This month marks the 40th anniversary of Roe v. Wade, the famed and widely cited case that legalized abortion. Yet across the country, states are continuing to approve restrictions.
With little fanfare, Virginia and Michigan Republican governors recently signed new abortion bills into law. Virginia's Bob McDonnell, in particular, quietly approved clinic regulations adopted by the state's Board of Health three months ago that hold abortion clinics to the same building standards as hospitals.
Originally published on Sun January 13, 2013 7:02 am
So why did President Obama choose Chuck Hagel to be his new defense secretary?
First, Hagel is Obama's kind of Republican. The former senator from Nebraska is a realist and pragmatist who hasn't been afraid to buck the orthodoxy of his chosen party, for instance when Hagel opposed the Iraq War.
In Spanish, most nouns default to masculine or feminine, as do the adjectives that describe them. So if you're referring to a group of people that includes a man, the word you'd use for that group would be masculine — even if that group is mostly made up of women.
President Obama's choice of John Brennan to lead the CIA appears to be less controversial than his decision to nominate former Sen. Chuck Hagel as secretary of defense.
The top Republican on the House intelligence committee, Rep. Mike Rogers, said in a statement Monday that he looks forward to working with Brennan at the CIA. Still, the Brennan nomination will raise questions about Obama's national security policy.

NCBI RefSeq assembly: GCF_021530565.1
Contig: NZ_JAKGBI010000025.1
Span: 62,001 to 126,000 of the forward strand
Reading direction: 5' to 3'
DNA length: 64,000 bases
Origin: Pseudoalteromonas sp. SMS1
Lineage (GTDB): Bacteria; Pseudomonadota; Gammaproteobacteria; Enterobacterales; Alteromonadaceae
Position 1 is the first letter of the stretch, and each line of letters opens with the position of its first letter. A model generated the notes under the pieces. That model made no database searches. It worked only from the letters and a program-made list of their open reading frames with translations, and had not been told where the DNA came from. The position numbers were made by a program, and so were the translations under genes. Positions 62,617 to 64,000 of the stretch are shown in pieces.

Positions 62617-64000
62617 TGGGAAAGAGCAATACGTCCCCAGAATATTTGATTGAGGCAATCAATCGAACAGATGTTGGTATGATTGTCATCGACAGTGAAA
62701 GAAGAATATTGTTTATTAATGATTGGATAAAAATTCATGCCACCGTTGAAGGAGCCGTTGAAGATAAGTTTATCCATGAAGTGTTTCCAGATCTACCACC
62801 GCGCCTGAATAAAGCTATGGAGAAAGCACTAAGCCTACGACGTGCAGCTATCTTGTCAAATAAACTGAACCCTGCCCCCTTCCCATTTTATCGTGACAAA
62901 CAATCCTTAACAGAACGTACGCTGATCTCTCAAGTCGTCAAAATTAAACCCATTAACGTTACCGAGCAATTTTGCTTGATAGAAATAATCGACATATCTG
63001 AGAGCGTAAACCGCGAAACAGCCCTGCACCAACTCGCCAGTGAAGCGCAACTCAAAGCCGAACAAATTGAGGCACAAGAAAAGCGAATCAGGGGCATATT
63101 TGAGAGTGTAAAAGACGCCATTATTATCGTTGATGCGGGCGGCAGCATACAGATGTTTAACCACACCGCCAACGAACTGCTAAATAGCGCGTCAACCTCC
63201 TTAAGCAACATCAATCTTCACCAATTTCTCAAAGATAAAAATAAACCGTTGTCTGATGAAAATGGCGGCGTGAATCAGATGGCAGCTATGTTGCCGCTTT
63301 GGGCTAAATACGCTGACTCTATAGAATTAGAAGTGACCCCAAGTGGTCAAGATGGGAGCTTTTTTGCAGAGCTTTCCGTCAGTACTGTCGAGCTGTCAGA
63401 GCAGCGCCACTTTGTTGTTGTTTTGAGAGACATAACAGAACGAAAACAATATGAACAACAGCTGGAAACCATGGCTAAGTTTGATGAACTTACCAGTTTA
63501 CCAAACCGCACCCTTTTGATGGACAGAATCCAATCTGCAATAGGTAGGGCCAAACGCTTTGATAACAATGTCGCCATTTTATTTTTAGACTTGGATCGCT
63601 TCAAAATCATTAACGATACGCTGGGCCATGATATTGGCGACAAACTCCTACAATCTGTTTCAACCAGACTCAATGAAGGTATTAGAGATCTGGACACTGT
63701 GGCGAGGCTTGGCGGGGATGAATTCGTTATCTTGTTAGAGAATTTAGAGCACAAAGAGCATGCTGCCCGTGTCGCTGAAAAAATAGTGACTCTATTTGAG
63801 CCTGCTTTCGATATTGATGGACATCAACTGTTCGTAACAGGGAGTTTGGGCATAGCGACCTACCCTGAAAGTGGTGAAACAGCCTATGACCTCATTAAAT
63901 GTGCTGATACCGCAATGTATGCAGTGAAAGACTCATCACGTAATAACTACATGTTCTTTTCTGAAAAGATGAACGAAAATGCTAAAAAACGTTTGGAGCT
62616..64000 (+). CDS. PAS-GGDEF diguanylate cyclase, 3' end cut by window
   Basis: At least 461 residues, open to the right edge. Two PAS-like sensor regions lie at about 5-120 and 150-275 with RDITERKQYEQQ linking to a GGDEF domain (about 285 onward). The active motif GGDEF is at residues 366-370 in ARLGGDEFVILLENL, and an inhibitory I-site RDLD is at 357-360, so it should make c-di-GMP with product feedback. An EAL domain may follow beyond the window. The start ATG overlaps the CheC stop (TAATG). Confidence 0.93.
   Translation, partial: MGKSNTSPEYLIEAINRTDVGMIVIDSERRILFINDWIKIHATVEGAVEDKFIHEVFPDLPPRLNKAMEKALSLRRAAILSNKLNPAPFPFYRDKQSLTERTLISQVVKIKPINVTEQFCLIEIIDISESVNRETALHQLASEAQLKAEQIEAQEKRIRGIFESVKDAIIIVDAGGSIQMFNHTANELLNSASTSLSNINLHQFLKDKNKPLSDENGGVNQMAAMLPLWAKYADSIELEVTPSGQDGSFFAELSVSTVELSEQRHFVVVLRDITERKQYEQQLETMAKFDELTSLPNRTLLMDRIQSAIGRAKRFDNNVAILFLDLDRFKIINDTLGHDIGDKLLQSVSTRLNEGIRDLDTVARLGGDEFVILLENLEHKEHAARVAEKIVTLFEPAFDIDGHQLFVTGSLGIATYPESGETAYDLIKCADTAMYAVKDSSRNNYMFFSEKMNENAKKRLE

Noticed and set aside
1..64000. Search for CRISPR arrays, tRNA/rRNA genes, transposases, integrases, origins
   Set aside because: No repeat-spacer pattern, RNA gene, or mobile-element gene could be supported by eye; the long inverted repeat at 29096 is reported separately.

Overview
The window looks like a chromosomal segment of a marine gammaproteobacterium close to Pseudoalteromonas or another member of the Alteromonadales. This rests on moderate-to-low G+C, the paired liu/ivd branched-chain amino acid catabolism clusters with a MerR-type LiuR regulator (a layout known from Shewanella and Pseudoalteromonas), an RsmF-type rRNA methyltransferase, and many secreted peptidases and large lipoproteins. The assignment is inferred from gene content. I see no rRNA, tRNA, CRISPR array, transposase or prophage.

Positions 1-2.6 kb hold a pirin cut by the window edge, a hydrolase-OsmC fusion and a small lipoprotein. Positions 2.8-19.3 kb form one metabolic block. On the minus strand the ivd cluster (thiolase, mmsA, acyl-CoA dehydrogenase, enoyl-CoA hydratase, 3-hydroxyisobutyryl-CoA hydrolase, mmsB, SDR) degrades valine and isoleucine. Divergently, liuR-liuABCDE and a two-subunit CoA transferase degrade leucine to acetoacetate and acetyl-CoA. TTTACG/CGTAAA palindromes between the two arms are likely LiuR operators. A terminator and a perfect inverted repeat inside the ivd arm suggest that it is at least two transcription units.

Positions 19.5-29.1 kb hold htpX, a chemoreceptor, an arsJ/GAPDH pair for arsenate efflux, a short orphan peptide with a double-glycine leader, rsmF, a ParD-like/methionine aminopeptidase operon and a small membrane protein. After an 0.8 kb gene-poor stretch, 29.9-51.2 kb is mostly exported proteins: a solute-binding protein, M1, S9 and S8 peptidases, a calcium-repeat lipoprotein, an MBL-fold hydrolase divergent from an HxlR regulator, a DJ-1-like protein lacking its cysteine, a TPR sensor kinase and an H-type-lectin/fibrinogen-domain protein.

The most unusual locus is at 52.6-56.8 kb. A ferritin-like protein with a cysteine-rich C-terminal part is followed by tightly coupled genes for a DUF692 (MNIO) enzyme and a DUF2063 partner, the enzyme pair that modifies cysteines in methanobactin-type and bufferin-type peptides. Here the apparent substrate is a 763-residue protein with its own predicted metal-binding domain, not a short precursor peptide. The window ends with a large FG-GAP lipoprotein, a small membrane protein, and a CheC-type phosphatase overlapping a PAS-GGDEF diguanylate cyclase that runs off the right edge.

NASA is facing a conundrum of large proportions; shuttle-sized, in fact. Now that the shuttle program has ended, NASA is no longer using shuttle facilities and equipment. That includes everything from a launch pad to space in the building where rockets were assembled. So NASA is conducting a secret auction. Orlando Sentinel staff writer Scott Powers explains what NASA is selling, why, and who the buyers might be.
President Obama rounded out his second term national security team on Monday. He nominated former Republican Sen. Chuck Hagel to be Secretary of Defense and chose counter-terrorism adviser John Brennan to lead the CIA. Already, Hagel has encountered opposition from some in the GOP who question his commitment to Israel, and Brennan is sure to face questions about his tenure at the CIA under President George W. Bush.
Bank of America and Fannie Mae have agreed to settle legal issues stemming from the subprime mortgage crisis. The bank will pay Fannie Mae $3.6 billion in cash and will also spend $6.7 billion to repurchase certain mortgages sold to Fannie Mae.
It's ALL THINGS CONSIDERED from NPR News. I'm Audie Cornish.
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And I'm Melissa Block.
Today, President Obama announced his nominees for two key national security posts. For CIA director, he picked John Brennan, now his top counterterrorism adviser. And for defense secretary, Chuck Hagel, a former senator from Nebraska, a Republican and a Vietnam War veteran.
The news that disgraced cyclist Lance Armstrong might be willing to confess to the doping charges he spent years denying has reopened interest in his case — and in the question of whether his lifetime ban from competitive sports could be eased in exchange for Armstrong's cooperation.
Steve Inskeep talks to NPR Justice Correspondent Carrie Johnson and Alex Kotlowitz, author of There Are No Children Here, about the jump in the 2012 Chicago homicide rate, and what it means for the nationwide rate.
The 113th Congress convened last week, and introduced a batch of fresh faces to Washington. Host Rachel Martin speaks with two freshmen members of the House of Representatives, Democrat Ami Bera of California and Republican Rodney Davis of Illinois, about the incoming Congress and what they hope to accomplish.
Originally published on Sun January 6, 2013 8:17 am